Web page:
Ford’s ergonomics experts in Cologne, Germany, use the computer simulations to scrutinize the fitment process for even the smallest components, and to determine what is required to make the task as straightforward as possible for the assembly-line operator.

Ford’s virtual employee “Jack” can simulate the actions of both male and female assembly line workers to test and evaluate processes in fine detail, right down to the movement of the operator’s fingers within an enclosed space. “Jack’s” advanced software evaluates the demands on the real-world operator and uncovers 80% of ergonomics issues at the simulation stage.

Ford is also increasing its use of “augmented reality” vehicles. These 3D vehicle simulations combine engineering data and scanned imagery of physical prototypes to enable efficient evaluation of component integration.

Ford uses computer simulations to conduct full “virtual build events” for new vehicle programs. Specialists collect digital engineering data on every component and load it into a virtual build environment, before simulating the entire assembly process from start to finish.

The company says that all these activities can reduce the need to create physical prototypes of vehicles or production tooling for evaluation.

At Ford’s Cave Automatic Virtual Environment (CAVE) facility in Cologne, for example, interactive 3D interior environments of Ford development vehicles allow for evaluation of many aspects including visibility, instrument reach, ergonomics and roominess before building a physical prototype.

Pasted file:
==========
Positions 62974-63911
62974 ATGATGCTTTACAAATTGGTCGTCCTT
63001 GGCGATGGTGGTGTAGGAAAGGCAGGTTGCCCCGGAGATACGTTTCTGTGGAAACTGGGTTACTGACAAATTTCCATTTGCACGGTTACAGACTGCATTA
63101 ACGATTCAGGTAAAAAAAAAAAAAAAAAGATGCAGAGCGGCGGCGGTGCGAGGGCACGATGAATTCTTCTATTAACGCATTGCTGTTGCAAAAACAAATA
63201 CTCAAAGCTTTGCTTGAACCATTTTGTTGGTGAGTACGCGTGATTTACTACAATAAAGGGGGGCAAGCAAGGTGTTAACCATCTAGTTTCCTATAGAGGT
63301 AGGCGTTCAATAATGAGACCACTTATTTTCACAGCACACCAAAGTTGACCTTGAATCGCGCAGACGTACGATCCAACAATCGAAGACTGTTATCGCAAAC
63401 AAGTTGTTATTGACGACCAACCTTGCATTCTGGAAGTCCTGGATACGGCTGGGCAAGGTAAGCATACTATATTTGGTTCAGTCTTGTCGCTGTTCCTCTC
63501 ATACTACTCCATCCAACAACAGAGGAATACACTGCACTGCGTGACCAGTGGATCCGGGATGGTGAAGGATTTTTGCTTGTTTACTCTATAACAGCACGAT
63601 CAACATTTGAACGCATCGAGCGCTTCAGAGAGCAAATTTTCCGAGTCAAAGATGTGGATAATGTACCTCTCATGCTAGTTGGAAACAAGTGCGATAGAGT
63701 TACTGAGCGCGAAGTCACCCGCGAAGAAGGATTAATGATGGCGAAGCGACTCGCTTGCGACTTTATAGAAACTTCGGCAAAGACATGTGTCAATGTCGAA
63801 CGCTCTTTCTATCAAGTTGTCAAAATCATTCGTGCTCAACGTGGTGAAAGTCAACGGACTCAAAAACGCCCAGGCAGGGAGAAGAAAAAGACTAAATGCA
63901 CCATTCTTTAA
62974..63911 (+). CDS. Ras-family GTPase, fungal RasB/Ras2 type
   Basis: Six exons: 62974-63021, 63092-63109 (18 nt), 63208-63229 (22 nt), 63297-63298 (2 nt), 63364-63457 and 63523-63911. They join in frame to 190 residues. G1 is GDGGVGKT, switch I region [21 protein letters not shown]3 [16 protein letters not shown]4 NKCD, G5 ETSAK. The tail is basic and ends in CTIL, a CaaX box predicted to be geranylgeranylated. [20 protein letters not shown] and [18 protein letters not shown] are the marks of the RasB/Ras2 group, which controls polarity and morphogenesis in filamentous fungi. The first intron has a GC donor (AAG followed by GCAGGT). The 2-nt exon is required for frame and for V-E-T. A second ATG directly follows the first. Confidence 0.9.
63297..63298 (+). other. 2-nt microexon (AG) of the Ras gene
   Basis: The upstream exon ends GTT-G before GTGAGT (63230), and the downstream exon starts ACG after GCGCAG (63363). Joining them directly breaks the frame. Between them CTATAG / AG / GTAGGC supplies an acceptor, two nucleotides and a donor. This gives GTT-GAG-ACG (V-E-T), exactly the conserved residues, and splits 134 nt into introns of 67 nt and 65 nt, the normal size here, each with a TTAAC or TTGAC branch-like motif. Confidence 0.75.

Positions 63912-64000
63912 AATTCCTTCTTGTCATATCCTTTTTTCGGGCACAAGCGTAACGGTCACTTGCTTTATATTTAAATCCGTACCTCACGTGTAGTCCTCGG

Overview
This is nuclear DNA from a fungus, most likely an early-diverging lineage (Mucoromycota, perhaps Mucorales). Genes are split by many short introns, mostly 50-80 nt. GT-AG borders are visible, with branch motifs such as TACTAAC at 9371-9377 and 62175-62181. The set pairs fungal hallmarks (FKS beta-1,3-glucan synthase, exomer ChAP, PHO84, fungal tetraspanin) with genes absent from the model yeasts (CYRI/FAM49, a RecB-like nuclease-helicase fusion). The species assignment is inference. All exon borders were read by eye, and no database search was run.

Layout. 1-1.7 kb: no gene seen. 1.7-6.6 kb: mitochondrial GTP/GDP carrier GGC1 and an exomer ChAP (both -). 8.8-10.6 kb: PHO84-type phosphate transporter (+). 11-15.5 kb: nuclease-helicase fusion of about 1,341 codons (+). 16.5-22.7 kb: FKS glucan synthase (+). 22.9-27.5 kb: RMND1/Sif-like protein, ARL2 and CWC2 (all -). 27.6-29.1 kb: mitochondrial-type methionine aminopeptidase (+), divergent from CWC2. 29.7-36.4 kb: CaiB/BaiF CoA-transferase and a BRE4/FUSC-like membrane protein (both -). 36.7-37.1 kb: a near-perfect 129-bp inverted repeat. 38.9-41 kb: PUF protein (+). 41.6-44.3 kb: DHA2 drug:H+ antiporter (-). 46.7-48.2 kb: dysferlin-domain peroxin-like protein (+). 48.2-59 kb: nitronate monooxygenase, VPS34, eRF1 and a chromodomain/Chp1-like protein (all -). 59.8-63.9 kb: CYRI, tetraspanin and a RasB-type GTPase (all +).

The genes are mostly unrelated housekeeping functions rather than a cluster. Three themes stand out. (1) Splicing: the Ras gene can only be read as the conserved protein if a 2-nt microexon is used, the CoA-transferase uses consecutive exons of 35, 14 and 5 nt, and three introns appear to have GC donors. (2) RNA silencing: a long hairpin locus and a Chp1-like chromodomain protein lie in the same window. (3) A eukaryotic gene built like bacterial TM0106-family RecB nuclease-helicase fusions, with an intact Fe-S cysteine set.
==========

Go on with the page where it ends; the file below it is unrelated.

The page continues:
“CAVE brings emotion into the development process,” said Joerg Querengaesser, driving environment and virtual reality supervisor, Ford of Germany. “We no longer have to view vehicles only through their technical dimensions. Now we can take a seat inside and experience the virtual vehicle.”


9 August 2012


Your email address:

Read Latest Issue
International Engine of the Year Awards
Read Latest Issue

Web Exclusive Articles

Hyundai 2019 Veloster N: The Knowledge
Designed specifically for the US market and officially unveiled at the 2018 Detroit auto show this month, Hyundai’s 2.0-liter turbocharged Veloster N has been developed to deliver driveability rather than outright performance statistics.
Read Now

Renault Trucks reveals how mixed reality can improve engine quality control
Renault Trucks, in collaboration with Immersion, is evaluating the potential of mixed reality to deliver a new, faster and more reliable quality control process at its Lyon engine manufacturing site.
Read Now

BAIC Motor on the industry’s fuel economy performance ambitions
BAIC has teamed up with Siemens to implement vehicle energy management and model-based systems engineering as the Chinese OEM works towards optimal fuel efficiency
Read Now

Read Latest Issue

Supplier Spotlight

Supplier SpotlightClick here for listings and information on leading suppliers covering all aspects of the engine technology industry. Want to see your company included? Contact for more details.

Submit your industry opinion

Industry BlogDo you have an opinion you'd like to share with the engine technology community? We'd like to hear your views and opinions on the leading issues shaping the industry. Share your comments by sending up to 500 words to

Submit Your Recruitment Ad

Recruitment AdTo send us your recruitment advertising or to receive information on placing a banner please email